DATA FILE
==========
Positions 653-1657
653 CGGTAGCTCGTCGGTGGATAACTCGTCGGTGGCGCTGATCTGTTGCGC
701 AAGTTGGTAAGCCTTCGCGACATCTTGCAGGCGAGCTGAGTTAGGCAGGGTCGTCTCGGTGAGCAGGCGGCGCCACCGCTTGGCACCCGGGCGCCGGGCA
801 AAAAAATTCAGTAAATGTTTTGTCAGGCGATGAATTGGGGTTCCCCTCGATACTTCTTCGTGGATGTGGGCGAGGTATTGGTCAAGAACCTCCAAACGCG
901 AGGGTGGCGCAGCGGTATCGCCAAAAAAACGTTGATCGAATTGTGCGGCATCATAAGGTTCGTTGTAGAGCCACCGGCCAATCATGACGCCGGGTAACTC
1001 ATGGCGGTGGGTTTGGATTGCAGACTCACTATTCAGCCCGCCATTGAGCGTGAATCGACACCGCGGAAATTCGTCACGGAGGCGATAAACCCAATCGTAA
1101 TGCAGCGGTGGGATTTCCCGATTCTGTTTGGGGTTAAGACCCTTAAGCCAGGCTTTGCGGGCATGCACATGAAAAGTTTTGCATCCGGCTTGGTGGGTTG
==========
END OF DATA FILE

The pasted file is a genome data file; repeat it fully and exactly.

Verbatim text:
Positions 653-1657
653 CGGTAGCTCGTCGGTGGATAACTCGTCGGTGGCGCTGATCTGTTGCGC
701 AAGTTGGTAAGCCTTCGCGACATCTTGCAGGCGAGCTGAGTTAGGCAGGGTCGTCTCGGTGAGCAGGCGGCGCCACCGCTTGGCACCCGGGCGCCGGGCA
801 AAAAAATTCAGTAAATGTTTTGTCAGGCGATGAATTGGGGTTCCCCTCGATACTTCTTCGTGGATGTGGGCGAGGTATTGGTCAAGAACCTCCAAACGCG
901 AGGGTGGCGCAGCGGTATCGCCAAAAAAACGTTGATCGAATTGTGCGGCATCATAAGGTTCGTTGTAGAGCCACCGGCCAATCATGACGCCGGGTAACTC
1001 ATGGCGGTGGGTTTGGATTGCAGACTCACTATTCAGCCCGCCATTGAGCGTGAATCGACACCGCGGAAATTCGTCACGGAGGCGATAAACCCAATCGTAA
1101 TGCAGCGGTGGGATTTCCCGATTCTGTTTGGGGTTAAGACCCTTAAGCCAGGCTTTGCGGGCATGCACATGAAAAGTTTTGCATCCGGCTTGGTGGGTTG